Case 1:22-cv-00250-WES-LDA Document 7 Filed 11/17/22 Page 1 of 4 PageID #: 26 UNITED STATES DISTRICT COURT DISTRICT OF RHODE ISLAND RODERICK H. v. SOCIAL SECURITY COMMISSIONER : : : : : C.A. No. 22-000250-WES REPORT AND RECOMMENDATION Lincoln D. Almond, United States Magistrate Judge Pending before me for a report and recommendation (28 U.S.C. § 636(b)(1)(B)) is Defendant’s Motion to Dismiss this action as untimely. (ECF No. 6). Plaintiff did not file an objection to the Motion. For the following reasons, I recommend that Defendant’s unopposed Motion to Dismiss be GRANTED. Background Plaintiff initiated this case by way of a purported Writ of Mandamus on June 27, 2022. (ECF No. 1). Plaintiff’s submission contains the following history: In 2006, Plaintiff applied for disability benefits and the Social Security Administration (“SSA”) denied his application. Plaintiff did not appeal that decision within the sixty-day period required by the SSA. (ECF No. 1 at pp. 2-3). In 2017, Plaintiff applied for disability again, and the SSA found him disabled, but as of a later date than he alleged. Plaintiff did not appeal that decision within the sixty-day period required by the SSA. (ECF No. 1 at pp. 4-5). During 2021, Plaintiff requested reconsideration of the SSA decisions on both his 2006 and 2017 disability applications. (ECF No. 1 at pp. 3-4). On September 11, 2021, the SSA dismissed Plaintiff’s request for reconsideration of its decision on the 2017 disability application because it was untimely – the request was filed years after the sixty-day Case 1:22-cv-00250-WES-LDA Document 7 Filed 11/17/22 Page 2 of 4 PageID #: 27 review period had expired and Plaintiff did not show good cause for his late request. (ECF No. 1 at pp. 4, 7). Additionally, Defendant represents the following without any contravention by Plaintiff: On January 10, 2022, the SSA denied Plaintiff’s request for reconsideration of its decision on the 2006 disability application because it was also untimely. That request for reconsideration was filed about fifteen years too late. (ECF No. 6 at p 2). Under 42 U.S.C. § 405(g), a disability claimant can obtain judicial review of a final decision of the SSA only if he files a complaint “within sixty days after the mailing to him of notice of such decision.” The Complaint Plaintiff filed on June 27, 2022 seeks to challenge a decision that the SSA issued in September 2021, well past the sixty-day period for seeking judicial review. Thus, Defendant persuasively argues that the Court should dismiss Plaintiff’s Complaint as untimely. As noted, § 405(g), 42 U.S.C. provides that an individual has sixty days from the date the notice of the decision was mailed to bring their civil action unless the Commissioner granted additional time. However, the Court of Appeals for the First Circuit has recognized that “under 20 C.F.R. § 422.210(c), the Commissioner has done just that: pursuant to this regulation, the sixty-day time limit starts when the individual receives the notice of the Appeals Council’s action.” Walker-Butler v. Berryhill, 857 F.3d 1, 3 (1st Cir. 2017). The First Circuit went on to note that, § 422.210(c) “provides that ‘[f]or purposes of this section, the date of receipt of notice…shall be presumed to be 5 days after the date of such notice, unless there is a reasonable showing to the contrary.’” Id. citing 42 U.S.C. § 422.210(c). Accordingly, “a claimant has 65 days from the date of the commissioner’s final decision to commence a timely action for review of that decision.” Bean v. Colvin, No. 2:16-cv-00174-JDL, 2016 WL 6684201, at *1 (D.Me. Nov. 14, 2016), R&R adopted, 2016 WL 7335589 (D.Me. Dec. 16, 2016). -2- Case 1:22-cv-00250-WES-LDA Document 7 Filed 11/17/22 Page 3 of 4 PageID #: 28 While this filing “requirement is not jurisdictional,” it is “a condition on the waiver of sovereign immunity and thus must be strictly construed.” Bowen v. City of New York, 476 U.S. 467, 478. “Thus, 42 U.S.C. § 405(g) ‘generally precludes late judicial challenge to the denial of benefits.’” Piscopo v. Sec’y of Health & Human Servs., No. 93-2326, 1994 WL 283919, at *3 (1st Cir. June 27, 1994). Here, the administrative decision that Plaintiff seeks to challenge is the SSA’s September 11, 2021 dismissal of his request for reconsideration. (ECF No. 1 at p. 4). Even assuming that such an administrative order is subject to judicial review, Plaintiff’s June 27, 2022 Complaint was filed well beyond the sixty-five-day deadline of September 11, 2021. Further, Plaintiff’s Complaint fails to acknowledge the SSA’s January 10, 2022 administrative decision, and the present Complaint was also filed well over sixty-five days after that decision. Therefore, Plaintiff’s Complaint is plainly time-barred and subject to dismissal under Rule 12(b)(6) unless he can “sketch a factual predicate that would provide a basis for tolling the statute of limitations.” Abdallah v. Bain Capital LLC, 752 F.3d 114, 119 (1st Cir. 2014) (internal quotations omitted). He can do so by demonstrating that he is entitled to equitable tolling. Bowen, 476 U.S. at 480. This requires Plaintiff to show: “‘(1) that he has been pursuing his rights diligently, and (2) that some extraordinary circumstance stood in his way and prevented timely filing.’” Menominee Indian Tribe of Wisconsin v. United States, 577 U.S. 250, 255 (2016) (quoting Holland v. Florida, 560 U.S. 631, 646 (2010)). Plaintiff, however, has not opposed Defendant’s Motion and “has made no arguments suggesting that this doctrine should apply to the facts of” the present case. Therefore, the Court deems “waived any argument [Plaintiff] could have made to that effect.” Walker-Butler, 857 F.3d at 7.1 1 Plaintiff also alleges in his Complaint that the SSA has not processed his request for a hearing before an ALJ on his 2017 application. (ECF No. 1 at pp. 4-5, 9). However, Plaintiff makes no allegations showing that he is entitled -3- Case 1:22-cv-00250-WES-LDA Document 7 Filed 11/17/22 Page 4 of 4 PageID #: 29 Conclusion For the foregoing reasons, I recommend that Defendant’s unopposed Motion to Dismiss this action (ECF No. 6) be GRANTED. Any objection to this Report and Recommendation must be specific and must be filed with the Clerk of the Court within fourteen days of its receipt. See Fed. R. Civ. P. 72(b); LR Cv 72. Failure to file specific objections in a timely manner constitutes waiver of the right to review by the District Court and the right to appeal the District Court’s decision. See United States v. Valencia-Copete, 792 F.2d 4, 6 (1st Cir. 1986); Park Motor Mart, Inc. v. Ford Motor Co., 616 F.2d 603, 605 (1st Cir. 1980). /s/ Lincoln D. Almond LINCOLN D. ALMOND United States Magistrate Judge November 17, 2022 to such a hearing. Because his reconsideration request was late and he did not have good cause, the initial determination on his claim was binding. See 20 C.F.R. § 404.905. Furthermore, Defendant accurately points out that Plaintiff does not allege that his reconsideration request was timely or that he had good cause for not requesting reconsideration until years after the regulatory deadline. (ECF No. 6 at p. 4, n.2). -4-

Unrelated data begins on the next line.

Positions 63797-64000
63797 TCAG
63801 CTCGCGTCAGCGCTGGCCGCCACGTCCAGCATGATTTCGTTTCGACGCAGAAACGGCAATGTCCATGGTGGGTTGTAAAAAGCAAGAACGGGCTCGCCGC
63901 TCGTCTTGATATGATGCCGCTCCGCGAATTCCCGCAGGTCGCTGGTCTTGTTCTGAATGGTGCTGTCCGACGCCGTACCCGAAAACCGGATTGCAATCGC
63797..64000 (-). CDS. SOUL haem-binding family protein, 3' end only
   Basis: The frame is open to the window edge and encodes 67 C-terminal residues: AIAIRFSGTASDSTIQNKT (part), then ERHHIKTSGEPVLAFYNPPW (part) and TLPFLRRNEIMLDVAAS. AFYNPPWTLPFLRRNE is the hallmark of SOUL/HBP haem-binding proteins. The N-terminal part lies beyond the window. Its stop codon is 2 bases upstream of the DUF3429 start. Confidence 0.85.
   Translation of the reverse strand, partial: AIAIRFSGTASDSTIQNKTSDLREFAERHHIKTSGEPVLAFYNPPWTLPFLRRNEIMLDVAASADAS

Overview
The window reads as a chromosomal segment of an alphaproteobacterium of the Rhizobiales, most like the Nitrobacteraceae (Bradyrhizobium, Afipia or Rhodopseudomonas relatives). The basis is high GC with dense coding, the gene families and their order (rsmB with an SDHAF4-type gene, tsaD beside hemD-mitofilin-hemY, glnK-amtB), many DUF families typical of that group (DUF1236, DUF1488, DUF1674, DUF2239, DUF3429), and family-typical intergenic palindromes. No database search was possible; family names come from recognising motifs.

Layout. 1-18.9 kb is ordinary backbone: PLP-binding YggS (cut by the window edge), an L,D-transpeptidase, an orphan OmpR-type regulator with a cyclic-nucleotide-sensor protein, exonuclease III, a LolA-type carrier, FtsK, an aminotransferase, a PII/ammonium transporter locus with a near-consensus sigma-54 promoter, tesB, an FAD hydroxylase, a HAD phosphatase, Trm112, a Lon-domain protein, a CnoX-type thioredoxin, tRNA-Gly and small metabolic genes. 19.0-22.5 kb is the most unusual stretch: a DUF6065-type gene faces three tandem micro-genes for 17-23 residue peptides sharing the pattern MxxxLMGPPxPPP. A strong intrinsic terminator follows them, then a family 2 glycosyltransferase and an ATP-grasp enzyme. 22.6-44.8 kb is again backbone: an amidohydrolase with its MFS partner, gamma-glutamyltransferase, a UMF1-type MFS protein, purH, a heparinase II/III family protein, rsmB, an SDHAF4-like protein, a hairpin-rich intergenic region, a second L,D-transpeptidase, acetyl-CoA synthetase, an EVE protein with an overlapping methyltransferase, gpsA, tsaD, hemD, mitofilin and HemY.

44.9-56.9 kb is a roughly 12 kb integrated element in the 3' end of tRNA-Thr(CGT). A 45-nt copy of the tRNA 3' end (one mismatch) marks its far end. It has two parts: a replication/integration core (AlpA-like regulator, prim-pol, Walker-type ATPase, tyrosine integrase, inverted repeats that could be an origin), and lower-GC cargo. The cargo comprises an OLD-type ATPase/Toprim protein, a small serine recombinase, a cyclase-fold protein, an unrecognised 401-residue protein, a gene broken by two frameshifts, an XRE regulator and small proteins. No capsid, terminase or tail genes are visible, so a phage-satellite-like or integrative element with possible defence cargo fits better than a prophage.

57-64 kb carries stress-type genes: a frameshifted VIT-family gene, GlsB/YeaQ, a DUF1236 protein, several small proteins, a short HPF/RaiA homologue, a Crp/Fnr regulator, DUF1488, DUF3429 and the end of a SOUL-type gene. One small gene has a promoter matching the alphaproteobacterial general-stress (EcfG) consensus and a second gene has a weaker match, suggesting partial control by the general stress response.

Disclaimer: Justia Dockets & Filings provides public litigation records from the federal appellate and district courts. These filings and docket sheets should not be considered findings of fact or liability, nor do they necessarily reflect the view of Justia.

Why Is My Information Online?